One of the surest ways to reduce urban flooding is to build extra capacity upstream to store the deluge of rainwater that falls during an intense storm. Then, release it downstream in a controlled manner, after the storm is over.
Sounds simple. And indeed, Florida’s exploding residential sprawl has always included ponds that make its subdivisions prettier – and able to absorb excess rainwater during a downpour, averting neighborhood flooding. But Escambia County, in the state’s panhandle, has come up with an ingenious way to harness the power of these neighborhood retention ponds more effectively.
It has been buying the ponds from subdivisions’ homeowners’ associations and managing them strategically so that they don’t all overtop at the same time, which causes flash flooding. They do it by keeping the ponds at different levels of fullness.
Warrington, an unincorporated township in Escambia just outside Pensacola, the county seat, has sustained heavy property damage over the years because of flooding. Homes were devastated when Hurricane Ivan came through in 2004. Historic rainfall in April 2014 caused more flooding.
Since then, Escambia County has been buying ponds from HOAs and calibrating when they overflow. If a recent battering by Hurricane Sally is any indication, the plan appears to have paid dividends in Warrington. It fared far better after Hurricane Sally battered the area when it made landfall along the Gulf Coast on Sept. 16, ironically, 16 years to the day after Ivan hit the same area.
This time, there was far-less damage in Warrington’s tidy community of modest homes than in 2004 or 2014.
“What's significant about Warrington is we lost three bridges in 2014,” said Doug Underhill, the Escambia County supervisor who represents the area. “This time, not a single road was impassable, not a single bridge was destroyed or damaged.”
Warrington, less than 10 square miles, contains Naval Air Station Pensacola. It’s home to many retired enlisted sailors and aviators. Its streets are narrow, rudimentary strips of asphalt. Its lawns are rooted mostly in sand, but green and neatly maintained. Its estimated 15,000 residents tend to be older, more conservative, patriotic and churchgoing. It’s a tightly knit, cohesive community.
After Hurricane Ivan in 2004, an intensive study was undertaken, resulting two years later in a 229-page stormwater masterplan (found here) for the Warrington Basin, which is about 13 square miles and drains into two bayous, which, in turn, drain into the Pensacola Bay, an inlet of the Gulf of Mexico.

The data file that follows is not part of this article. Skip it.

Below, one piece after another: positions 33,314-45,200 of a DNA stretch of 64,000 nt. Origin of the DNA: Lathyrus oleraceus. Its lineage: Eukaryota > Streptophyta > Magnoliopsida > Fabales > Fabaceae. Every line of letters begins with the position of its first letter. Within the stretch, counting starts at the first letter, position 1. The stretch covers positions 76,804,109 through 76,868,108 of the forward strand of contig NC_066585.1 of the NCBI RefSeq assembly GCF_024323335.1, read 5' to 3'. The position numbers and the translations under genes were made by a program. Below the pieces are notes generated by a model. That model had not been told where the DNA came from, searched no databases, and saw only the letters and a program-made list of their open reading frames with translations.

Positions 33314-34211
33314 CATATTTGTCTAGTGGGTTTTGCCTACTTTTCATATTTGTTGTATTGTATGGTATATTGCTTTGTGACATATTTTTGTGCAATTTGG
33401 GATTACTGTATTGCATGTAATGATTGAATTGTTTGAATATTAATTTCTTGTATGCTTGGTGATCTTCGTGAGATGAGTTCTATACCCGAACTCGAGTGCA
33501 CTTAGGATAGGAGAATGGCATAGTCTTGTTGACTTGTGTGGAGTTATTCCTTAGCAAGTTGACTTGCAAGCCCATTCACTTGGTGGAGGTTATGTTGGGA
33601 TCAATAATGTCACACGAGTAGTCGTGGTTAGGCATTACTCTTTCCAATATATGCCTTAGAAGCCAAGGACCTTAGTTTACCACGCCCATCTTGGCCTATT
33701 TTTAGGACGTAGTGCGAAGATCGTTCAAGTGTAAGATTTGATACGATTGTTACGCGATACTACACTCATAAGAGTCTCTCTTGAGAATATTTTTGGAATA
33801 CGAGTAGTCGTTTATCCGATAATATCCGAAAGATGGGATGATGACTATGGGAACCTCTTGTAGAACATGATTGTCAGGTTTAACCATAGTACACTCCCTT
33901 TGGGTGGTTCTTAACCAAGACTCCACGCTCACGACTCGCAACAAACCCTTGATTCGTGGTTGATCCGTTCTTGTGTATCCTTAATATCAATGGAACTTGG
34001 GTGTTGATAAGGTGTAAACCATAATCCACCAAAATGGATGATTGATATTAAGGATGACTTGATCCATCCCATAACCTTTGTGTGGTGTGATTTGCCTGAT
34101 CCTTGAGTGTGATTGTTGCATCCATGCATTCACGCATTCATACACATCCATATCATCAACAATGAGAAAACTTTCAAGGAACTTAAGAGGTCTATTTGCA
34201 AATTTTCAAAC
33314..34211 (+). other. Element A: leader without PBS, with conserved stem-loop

The goals of the master plan were basic: limit flooding during a severe rainfall event so that evacuation routes would remain passable and, even if neighborhood streets and yards might flood, houses would remain dry.
Rampant flooding in 2014 added urgency. The county began purchasing ponds from subdivisions and taking over their management. That allowed the county to calibrate the point at which the ponds would overtop so they wouldn’t all overflow at the same time, causing flash flooding.
Six years later, the reduced damage from Sally seems to suggest progress has been made, although it’s always difficult to attribute differing impacts of storms to any one factor.
Underhill believes Warrington saw less flood damage at least in part because Escambia County engineers and planners have taken a comprehensive, rather than piecemeal, approach to stormwater management in the drainage basin, one of 41 in the county. More importantly, he said, the approach was carefully tailored to the unique features of the Warrington Basin. To retain the advantages, he said, that commitment must be sustained.
“If you really want to make your community work, you actually have to look at each basin and the way the water flows and what development is there and you have to treat that basin as a system,” Underhill said.
“Then, and here's the hard part, you have to deny additional construction in that basin that would change the stormwater system's effectiveness,” he added. “Or, if a developer wants to build on a piece of property he owns in that basin, the impact of his development on the basin has to be looked at and he should have to pay impact fees.
“If we do that, you will find that we stop making decisions like letting people build in low-lying areas because it's not cost-effective. Then, when you have these large deluges, the basin can absorb and properly attenuate the water before it goes into the bay.”
Counties purchasing ponds from HOA’s has another advantage. It allows the county to make sure ponds are maintained and upgraded as needed. But there’s been a catch – the county hasn’t budgeted for all the needed repairs and upgrading, which means the approach hasn’t been optimized.
“We have doubled the number of ponds that the county owns and is responsible for, but we haven't increased the budget for the department that's responsible for doing the work,” Underhill said. “So, we took a private responsibility, made it a public responsibility and then underfunded it.”
Ultimately, if the county doesn’t get the resources to maintain the ponds, now that they own them, those ponds are likely to fall into disrepair and Escambia County’s ingenious solution could break down, potentially with dire consequences.